The state of Wyoming — where about 70% of the vote went to Trump — sees about 60% of those aged 65 and older not having a college degree. A college degree is by no means a necessity in today’s society, but can certainly be used to justify how easily such media platforms are able to sow distrust in reality. The critical thinking skills provided by a college education and the opportunity for interaction with diverse people and ideas is missing, leaving the door open for comfortable lies — including those that label a college education itself as propaganda (the data disagrees) and subject it to distrust — to enter and fester.
Rural isolation, financial condition and education could really help explain how and why the rabbit hole works. These factors can allow individualistic, isolationist and bigoted views to take root. After all, abstract concepts such as intersectionality simply do not hold firm in such an environment and only sound like jargon. Demagogues are aware of this and often keep things simple, while liberal or even progressive messaging can appear out of touch. Misinformation is also free of cost while reliable news is often kept behind a paywall. Reliable journalism requires financial backing and requesting funds from readers, which ensures more transparency than taking funds from a single rich donor, but the matter of the fact remains that a subscription is the least of a working class person’s concerns and leaves an opening to be exploited.
A lot has often been said about this older demographic and it is clear that the last four years have been difficult for the younger generation who face a misinformation generation gap. It is probably impossible to do anything besides making things painfully obvious, perhaps through satire as I’d mentioned in another article. Expanding accessible mental healthcare should be a focus too, for some of the reactions to the election cycle from those in the rabbit hole are just sad to see and indicate need for genuine help. Perhaps invoking less academic messaging and more simplistic messaging might work too but, by and large, the older generation is too well programmed, too deep in the hole and too set in their ways. They may very well not be saved entirely but hopefully enough not to stage further insurrections.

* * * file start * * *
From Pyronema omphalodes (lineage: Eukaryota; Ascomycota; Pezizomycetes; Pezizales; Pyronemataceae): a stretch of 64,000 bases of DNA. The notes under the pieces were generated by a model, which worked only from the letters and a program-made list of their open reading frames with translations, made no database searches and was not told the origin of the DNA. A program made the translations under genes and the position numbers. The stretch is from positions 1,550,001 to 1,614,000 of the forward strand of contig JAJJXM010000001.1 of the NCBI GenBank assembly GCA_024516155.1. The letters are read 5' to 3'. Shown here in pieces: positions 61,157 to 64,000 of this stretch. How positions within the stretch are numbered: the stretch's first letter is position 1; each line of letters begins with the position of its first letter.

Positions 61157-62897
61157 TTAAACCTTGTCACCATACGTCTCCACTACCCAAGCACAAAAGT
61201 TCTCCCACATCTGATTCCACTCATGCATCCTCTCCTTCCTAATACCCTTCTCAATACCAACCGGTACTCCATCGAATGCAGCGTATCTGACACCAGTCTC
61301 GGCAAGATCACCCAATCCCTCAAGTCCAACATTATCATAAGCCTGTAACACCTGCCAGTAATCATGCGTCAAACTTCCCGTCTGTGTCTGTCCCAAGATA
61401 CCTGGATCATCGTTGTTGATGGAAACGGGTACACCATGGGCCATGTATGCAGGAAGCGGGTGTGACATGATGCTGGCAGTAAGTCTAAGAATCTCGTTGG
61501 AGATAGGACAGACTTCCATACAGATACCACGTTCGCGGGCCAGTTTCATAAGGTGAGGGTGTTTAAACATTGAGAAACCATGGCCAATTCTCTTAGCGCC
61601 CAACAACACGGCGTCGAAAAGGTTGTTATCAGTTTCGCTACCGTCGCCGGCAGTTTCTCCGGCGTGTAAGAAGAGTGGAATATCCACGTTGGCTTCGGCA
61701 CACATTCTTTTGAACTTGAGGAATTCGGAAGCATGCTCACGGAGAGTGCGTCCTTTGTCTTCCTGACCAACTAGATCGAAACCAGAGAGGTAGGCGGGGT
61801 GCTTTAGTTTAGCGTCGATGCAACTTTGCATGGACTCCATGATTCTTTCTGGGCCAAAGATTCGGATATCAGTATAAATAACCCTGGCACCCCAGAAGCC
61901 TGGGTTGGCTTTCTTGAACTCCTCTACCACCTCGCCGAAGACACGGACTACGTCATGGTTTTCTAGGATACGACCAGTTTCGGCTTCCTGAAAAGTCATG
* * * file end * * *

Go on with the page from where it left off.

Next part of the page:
This does not hold true for all people who have been sucked in, however. In recent times, younger people have also found themselves lured by the rabbit hole.
Television and radio just don’t have as great of an effect on younger people. Instead, YouTube can often prove to be a platform for right wing and even alt-right voices. The YouTube algorithm is especially potent. The content on YouTube often utilizes dog whistles — in some ways similar to cable news — that target the lonely and vulnerable. For instance, a straight, white male who might have faced a lot of bullying and rejection early on could easily stumble across one single video mocking feminists and SJWs, followed by one touting feminism to be the source of all his woes; this then leads him down the path of recommended videos which ends at the fringes of YouTube with outright conspiracy theories about cultural Marxism and white supremacy. Channels like PragerU have well established themselves on YouTube and personalities like Jordan Peterson and Stefan Molyneaux are also widely found on the platform. They could be considered greatly effective starting points for people, eventually leading the lost to a path of radicalization through the algorithm that doubles down. One could then step out of YouTube and find themselves in forums and chat rooms or watching direct conspiracy programming like InfoWars, thus completing the radicalization.